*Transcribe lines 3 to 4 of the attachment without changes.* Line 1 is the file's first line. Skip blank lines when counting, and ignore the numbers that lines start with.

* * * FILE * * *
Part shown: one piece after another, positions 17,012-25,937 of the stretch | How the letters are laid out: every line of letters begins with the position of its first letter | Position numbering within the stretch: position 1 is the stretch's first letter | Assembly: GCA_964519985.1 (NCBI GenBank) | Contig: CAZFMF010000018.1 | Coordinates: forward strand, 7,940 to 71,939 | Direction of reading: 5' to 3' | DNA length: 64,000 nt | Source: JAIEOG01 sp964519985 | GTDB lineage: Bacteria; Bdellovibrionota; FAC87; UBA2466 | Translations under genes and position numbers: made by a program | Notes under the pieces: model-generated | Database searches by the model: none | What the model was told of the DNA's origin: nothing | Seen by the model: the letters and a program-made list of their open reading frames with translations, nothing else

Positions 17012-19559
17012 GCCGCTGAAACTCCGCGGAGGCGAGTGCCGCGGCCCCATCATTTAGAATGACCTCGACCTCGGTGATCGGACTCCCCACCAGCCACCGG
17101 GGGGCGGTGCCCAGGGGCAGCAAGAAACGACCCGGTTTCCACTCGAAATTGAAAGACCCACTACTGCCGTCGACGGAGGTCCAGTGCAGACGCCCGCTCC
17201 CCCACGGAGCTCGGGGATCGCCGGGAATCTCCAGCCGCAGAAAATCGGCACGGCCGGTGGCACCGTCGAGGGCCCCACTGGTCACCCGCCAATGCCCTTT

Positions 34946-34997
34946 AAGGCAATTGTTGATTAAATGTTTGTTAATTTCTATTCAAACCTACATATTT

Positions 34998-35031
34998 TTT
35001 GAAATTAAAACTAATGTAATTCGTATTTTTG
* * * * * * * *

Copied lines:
17012 GCCGCTGAAACTCCGCGGAGGCGAGTGCCGCGGCCCCATCATTTAGAATGACCTCGACCTCGGTGATCGGACTCCCCACCAGCCACCGG
17101 GGGGCGGTGCCCAGGGGCAGCAAGAAACGACCCGGTTTCCACTCGAAATTGAAAGACCCACTACTGCCGTCGACGGAGGTCCAGTGCAGACGCCCGCTCC